Another day, another relic, another war.
Taylor University is well-known for its intentional community. Yet what is less well-known is the long history of pranking on Taylor’s campus.
Among students, these dorm vs. dorm escapades are called “prank wars,” and are usually spontaneous. Each dorm participates in prank wars to some extent, but some dorm cultures are more vocal about them than others.
In addition to regular pranks, Taylor students enjoy relic wars, which involve stealing relics from other dorms.
Relics come in a variety of forms – from stop signs to skeletons. Senior Laurel Burgess said that floor and hall relics are the personality of the floor.
But what happens when pranking takes the fun away, instead of adding to it?
Prank competitions can lead to dorm feuds and other things they shouldn’t lead to.
“I heard about that fountain with the hands kind of by the library getting turned to look like blood, and people looked like monks and were worshiping it or something,” Burgess said.
Discernment is key to successful pranking. Hank Voss, associate professor of Christian ministries, said that we as believers in Christ should never do something that is extremely hurtful to someone else, leaves someone embarrassed or disrupts the community.
However, Voss stated there is an incorrect idea that Jesus lacked a sense of humor.
“If we can recapture the humor of Jesus, it will make us healthier and happier,” he said. “A good prank on one of my kids, or on a good friend, can be something that just really displays a level of joy and knowledge that can be a lot of fun.”
Fun pranks are something that sophomore Ruby Harris knows all about. Affectionately called the “prank queen,” Harris has pulled small pranks on her friends.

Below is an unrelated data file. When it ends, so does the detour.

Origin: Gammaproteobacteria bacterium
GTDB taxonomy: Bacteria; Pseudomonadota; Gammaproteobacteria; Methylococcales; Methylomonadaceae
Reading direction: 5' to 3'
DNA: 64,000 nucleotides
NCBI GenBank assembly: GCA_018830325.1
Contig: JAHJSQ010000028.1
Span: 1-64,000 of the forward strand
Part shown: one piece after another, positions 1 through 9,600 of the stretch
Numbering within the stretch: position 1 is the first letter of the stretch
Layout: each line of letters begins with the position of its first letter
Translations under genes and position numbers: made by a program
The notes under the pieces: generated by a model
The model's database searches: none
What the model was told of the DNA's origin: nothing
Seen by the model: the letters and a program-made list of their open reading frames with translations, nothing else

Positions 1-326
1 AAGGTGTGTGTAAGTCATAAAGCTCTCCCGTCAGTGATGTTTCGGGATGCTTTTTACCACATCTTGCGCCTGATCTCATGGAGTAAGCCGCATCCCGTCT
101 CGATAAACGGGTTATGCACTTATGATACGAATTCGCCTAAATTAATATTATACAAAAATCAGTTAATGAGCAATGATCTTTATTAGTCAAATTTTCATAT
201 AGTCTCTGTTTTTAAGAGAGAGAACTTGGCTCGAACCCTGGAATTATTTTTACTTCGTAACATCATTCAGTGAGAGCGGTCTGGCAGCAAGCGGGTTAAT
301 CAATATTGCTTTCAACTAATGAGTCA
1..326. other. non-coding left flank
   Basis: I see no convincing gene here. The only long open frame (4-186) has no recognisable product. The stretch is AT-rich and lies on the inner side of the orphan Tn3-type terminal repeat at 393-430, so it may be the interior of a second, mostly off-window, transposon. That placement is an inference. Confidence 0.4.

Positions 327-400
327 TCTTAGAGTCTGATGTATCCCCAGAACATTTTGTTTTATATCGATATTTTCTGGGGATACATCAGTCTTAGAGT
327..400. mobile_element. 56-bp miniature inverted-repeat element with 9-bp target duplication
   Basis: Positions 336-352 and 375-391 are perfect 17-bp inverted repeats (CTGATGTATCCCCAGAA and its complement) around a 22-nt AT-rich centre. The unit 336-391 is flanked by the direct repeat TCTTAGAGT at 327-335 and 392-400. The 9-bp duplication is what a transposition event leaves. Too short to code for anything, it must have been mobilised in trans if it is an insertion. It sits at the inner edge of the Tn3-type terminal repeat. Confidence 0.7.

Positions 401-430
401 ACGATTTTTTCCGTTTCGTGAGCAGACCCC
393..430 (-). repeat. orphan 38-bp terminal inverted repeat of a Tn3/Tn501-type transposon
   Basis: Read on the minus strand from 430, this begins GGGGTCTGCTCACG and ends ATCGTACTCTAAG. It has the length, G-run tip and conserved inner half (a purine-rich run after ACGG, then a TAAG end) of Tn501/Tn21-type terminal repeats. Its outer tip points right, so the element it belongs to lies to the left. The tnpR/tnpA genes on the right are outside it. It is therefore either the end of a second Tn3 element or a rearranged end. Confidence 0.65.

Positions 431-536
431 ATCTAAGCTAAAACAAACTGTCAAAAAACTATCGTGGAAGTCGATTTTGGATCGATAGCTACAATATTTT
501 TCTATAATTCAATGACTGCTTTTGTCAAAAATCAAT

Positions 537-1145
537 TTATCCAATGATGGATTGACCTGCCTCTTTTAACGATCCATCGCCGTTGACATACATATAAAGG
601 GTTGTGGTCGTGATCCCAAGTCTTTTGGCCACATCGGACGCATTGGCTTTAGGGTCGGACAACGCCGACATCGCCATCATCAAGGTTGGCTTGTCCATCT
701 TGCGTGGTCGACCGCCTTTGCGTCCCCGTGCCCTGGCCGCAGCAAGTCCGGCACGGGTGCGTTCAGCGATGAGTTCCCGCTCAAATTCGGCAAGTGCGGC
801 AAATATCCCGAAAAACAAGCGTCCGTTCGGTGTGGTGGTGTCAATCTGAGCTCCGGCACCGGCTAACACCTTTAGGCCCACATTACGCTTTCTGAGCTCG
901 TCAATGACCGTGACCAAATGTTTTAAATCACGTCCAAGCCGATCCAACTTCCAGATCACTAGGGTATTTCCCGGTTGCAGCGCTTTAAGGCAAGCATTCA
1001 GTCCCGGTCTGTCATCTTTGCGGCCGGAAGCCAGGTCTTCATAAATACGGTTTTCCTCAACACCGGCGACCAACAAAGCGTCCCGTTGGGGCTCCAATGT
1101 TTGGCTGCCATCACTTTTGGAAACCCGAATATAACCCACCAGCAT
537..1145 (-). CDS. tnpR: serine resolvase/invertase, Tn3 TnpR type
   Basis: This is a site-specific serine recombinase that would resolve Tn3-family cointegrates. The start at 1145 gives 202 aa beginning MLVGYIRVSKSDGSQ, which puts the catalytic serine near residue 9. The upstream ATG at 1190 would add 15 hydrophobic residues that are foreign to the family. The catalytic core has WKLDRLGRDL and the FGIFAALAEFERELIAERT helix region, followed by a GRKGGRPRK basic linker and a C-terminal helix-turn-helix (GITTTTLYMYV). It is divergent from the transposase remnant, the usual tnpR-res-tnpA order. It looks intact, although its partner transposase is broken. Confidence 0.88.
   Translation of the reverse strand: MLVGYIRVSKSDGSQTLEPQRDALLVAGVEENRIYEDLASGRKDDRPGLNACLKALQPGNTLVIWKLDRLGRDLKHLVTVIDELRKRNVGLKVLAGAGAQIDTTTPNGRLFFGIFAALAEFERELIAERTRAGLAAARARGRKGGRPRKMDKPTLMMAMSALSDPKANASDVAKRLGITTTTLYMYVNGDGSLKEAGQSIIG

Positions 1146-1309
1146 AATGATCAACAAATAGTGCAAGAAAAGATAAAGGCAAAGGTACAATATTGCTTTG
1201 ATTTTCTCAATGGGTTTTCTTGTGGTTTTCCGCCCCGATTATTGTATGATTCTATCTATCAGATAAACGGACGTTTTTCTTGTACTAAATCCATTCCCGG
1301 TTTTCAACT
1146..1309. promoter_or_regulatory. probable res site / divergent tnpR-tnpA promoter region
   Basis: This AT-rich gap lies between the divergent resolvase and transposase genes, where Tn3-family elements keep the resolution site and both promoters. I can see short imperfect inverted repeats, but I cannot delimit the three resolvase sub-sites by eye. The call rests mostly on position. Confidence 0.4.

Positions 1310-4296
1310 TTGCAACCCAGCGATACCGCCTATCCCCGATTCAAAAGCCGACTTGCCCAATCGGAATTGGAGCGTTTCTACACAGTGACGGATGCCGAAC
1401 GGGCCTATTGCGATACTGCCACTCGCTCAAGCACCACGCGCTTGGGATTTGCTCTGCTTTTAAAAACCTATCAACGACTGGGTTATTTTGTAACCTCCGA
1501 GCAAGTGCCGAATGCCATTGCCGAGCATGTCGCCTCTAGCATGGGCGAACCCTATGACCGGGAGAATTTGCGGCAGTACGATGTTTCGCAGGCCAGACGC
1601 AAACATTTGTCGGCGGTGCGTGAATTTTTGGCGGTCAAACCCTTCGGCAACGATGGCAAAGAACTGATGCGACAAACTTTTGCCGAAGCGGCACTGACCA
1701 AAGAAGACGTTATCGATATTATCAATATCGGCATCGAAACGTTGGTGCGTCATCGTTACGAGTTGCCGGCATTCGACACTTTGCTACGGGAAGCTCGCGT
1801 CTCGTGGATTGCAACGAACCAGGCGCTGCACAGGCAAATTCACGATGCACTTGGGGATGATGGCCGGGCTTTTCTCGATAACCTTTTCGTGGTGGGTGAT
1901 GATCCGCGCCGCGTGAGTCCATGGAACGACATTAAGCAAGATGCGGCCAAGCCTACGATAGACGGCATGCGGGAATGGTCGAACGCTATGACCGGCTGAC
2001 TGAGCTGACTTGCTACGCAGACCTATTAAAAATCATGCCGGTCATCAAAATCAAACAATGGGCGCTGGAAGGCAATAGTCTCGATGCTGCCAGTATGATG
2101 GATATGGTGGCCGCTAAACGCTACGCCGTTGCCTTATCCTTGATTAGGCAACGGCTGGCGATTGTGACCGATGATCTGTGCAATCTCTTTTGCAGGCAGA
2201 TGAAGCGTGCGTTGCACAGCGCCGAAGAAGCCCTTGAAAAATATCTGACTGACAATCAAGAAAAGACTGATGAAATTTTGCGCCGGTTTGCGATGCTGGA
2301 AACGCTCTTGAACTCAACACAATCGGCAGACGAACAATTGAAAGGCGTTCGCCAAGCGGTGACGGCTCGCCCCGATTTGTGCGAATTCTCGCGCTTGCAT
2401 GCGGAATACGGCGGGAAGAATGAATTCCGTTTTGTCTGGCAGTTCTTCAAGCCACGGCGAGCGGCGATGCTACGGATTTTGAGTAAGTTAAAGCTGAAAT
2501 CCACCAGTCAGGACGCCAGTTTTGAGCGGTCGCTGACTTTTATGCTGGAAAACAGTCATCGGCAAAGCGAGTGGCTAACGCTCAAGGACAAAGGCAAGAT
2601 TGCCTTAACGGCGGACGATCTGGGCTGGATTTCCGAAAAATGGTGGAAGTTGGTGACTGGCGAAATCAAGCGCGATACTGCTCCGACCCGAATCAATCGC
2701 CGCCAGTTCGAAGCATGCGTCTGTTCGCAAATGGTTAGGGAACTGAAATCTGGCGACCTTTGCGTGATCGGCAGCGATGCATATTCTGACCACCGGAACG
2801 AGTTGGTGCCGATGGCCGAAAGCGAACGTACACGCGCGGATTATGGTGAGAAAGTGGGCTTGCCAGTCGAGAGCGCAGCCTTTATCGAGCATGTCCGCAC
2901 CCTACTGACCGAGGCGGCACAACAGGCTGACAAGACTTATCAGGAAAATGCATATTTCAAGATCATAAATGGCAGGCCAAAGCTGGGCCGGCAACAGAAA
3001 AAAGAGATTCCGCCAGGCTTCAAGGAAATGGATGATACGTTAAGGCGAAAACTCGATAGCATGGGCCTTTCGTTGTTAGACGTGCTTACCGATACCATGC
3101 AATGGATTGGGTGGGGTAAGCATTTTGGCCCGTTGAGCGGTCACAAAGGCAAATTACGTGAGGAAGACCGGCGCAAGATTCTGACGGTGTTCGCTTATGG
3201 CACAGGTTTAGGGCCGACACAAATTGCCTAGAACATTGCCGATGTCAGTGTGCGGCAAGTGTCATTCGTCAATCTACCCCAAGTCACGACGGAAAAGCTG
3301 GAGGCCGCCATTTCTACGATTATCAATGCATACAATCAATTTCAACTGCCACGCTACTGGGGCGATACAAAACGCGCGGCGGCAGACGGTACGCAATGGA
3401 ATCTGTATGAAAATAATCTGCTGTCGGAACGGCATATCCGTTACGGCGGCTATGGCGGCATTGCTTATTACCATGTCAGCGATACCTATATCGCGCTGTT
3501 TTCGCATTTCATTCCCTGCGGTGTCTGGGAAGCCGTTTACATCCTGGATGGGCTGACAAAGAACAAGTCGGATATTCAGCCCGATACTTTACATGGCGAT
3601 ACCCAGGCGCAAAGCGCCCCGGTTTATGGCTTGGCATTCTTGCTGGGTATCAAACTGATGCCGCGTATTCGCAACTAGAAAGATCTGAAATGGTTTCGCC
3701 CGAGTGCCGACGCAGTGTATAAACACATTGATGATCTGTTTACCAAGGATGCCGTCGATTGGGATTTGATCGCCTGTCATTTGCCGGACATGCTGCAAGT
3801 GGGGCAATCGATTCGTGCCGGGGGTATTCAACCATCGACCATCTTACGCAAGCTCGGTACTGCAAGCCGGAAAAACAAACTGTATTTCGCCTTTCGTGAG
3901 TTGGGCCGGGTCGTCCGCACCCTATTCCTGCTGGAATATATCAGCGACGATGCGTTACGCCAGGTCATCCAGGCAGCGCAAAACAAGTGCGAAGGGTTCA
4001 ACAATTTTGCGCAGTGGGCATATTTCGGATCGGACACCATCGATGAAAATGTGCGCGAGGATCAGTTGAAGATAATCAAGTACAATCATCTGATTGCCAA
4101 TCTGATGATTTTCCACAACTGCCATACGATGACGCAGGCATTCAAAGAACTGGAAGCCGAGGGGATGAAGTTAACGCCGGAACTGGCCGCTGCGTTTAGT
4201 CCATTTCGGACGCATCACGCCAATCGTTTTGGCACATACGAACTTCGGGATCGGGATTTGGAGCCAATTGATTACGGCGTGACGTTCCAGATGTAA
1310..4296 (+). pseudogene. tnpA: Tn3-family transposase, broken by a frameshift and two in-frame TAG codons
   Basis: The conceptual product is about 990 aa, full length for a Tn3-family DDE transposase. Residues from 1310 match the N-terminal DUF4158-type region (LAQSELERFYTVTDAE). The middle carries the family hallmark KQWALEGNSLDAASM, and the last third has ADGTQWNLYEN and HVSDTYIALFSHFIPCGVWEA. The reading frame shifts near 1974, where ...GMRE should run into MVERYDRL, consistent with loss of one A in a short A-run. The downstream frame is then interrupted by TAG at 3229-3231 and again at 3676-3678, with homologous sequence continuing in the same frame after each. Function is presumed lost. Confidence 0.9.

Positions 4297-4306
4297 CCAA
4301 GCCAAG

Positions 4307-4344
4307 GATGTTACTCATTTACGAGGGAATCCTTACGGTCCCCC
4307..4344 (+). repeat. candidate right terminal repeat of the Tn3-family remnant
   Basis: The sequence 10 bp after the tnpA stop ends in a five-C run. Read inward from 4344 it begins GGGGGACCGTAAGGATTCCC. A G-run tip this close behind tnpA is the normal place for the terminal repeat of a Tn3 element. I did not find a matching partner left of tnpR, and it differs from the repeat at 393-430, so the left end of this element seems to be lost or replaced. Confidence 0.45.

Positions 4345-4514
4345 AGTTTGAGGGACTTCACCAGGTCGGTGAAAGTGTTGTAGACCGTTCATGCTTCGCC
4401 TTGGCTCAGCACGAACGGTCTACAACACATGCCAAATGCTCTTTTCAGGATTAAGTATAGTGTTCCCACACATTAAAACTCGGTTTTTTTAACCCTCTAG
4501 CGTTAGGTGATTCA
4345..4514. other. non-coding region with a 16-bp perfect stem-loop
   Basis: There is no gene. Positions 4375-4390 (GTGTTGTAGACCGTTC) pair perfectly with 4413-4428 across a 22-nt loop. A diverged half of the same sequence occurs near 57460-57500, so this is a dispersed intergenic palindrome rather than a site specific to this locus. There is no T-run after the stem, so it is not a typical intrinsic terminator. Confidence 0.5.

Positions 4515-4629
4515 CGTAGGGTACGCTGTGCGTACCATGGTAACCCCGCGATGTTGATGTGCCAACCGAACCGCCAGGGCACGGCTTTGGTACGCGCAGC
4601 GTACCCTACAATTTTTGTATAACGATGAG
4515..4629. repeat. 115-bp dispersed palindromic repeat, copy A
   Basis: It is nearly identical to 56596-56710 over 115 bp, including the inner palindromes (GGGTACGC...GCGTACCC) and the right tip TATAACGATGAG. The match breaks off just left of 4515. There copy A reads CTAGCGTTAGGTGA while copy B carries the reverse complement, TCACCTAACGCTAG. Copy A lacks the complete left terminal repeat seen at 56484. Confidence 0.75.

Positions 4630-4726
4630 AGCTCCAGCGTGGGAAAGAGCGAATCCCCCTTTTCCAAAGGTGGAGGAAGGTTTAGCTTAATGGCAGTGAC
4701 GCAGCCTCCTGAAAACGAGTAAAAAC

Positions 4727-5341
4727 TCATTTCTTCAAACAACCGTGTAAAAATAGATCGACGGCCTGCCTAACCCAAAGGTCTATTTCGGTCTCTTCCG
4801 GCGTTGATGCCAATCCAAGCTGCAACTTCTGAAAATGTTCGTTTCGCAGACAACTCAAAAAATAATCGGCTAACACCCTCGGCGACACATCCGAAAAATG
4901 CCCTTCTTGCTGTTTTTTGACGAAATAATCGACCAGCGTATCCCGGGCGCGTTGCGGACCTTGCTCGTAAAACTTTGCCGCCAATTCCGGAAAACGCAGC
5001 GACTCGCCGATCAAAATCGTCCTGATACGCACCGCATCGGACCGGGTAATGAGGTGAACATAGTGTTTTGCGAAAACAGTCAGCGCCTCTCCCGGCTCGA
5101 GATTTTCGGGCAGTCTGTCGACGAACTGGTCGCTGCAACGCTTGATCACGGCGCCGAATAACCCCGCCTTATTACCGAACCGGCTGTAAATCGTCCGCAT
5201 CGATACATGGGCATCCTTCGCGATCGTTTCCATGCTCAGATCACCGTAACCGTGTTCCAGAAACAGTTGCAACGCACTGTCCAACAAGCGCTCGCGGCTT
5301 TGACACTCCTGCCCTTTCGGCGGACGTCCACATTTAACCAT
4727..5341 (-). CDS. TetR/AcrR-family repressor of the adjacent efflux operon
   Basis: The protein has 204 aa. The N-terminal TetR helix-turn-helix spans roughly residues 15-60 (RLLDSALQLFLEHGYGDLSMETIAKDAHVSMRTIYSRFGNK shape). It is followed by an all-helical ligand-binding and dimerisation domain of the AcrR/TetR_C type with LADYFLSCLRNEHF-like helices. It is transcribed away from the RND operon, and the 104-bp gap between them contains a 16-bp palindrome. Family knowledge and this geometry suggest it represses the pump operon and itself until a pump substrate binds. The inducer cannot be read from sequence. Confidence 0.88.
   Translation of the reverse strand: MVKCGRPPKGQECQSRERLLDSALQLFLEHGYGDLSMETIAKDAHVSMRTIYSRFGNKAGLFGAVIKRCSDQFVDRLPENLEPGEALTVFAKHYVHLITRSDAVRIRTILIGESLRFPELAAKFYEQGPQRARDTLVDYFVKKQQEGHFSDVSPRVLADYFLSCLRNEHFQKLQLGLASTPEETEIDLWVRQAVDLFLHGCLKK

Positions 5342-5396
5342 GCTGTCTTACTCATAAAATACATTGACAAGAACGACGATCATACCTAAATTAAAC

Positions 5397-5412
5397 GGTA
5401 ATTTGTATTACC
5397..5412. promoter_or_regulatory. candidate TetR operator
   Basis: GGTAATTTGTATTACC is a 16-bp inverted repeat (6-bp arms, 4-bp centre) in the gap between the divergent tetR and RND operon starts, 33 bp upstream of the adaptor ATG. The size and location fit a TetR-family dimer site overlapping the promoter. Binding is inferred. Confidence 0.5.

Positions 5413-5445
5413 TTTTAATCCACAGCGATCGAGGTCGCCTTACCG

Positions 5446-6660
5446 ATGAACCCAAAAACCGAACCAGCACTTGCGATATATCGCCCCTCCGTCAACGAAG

But those aren’t the only pranks she’s done. She pulled her most complicated prank in spring 2021 on her sister before she graduated.
“The day before her birthday, we had some of her friends steal her car and stash it at the Maloney’s house,” Harris said. “We copied her car key while she was home for Spring Break. We got Jeff Wallace in on it to make her fill out all the missing car report stuff and all of that. She came back to our house for Easter Break, and her car was already at home.”
As daring as Harris is with her pranks, she said prank wars are fantastic only when everyone is on board. She stressed that the goal is to play with people – not to offend them, hurt them or make them look bad.
Harris also said prank wars sometimes flop because pranksters don’t know their audience.
“If you know how they (other people) would react to it – if you know that they’ll think it’s funny, or at least they can take it and not get mad at you – then it’s fine,” she said.
Harris praised floor and hall relics, stating that they are an easy “in” to starting some fun.
However, pranking – including relic wars – can only be safe and fun when students respect each other, she said.
“If we respect people as made in the image of God and as very important creations, then… you won’t hurt them,” Harris said.
So how can Christians grow in respecting other people, especially regarding prank wars?
Voss recommends two resources: The Humor of Christ by Elton Trueblood, which explores Jesus’s humor, and Happiness by Randy Alcorn, which shows how God’s intention is for us to be happy and joyful.
“The goal should always be to build unity and affection between the pranker, the receiver, and the community,” Voss said.
Let us continue to reflect the character of Christ day after day, relic after relic, and war after war.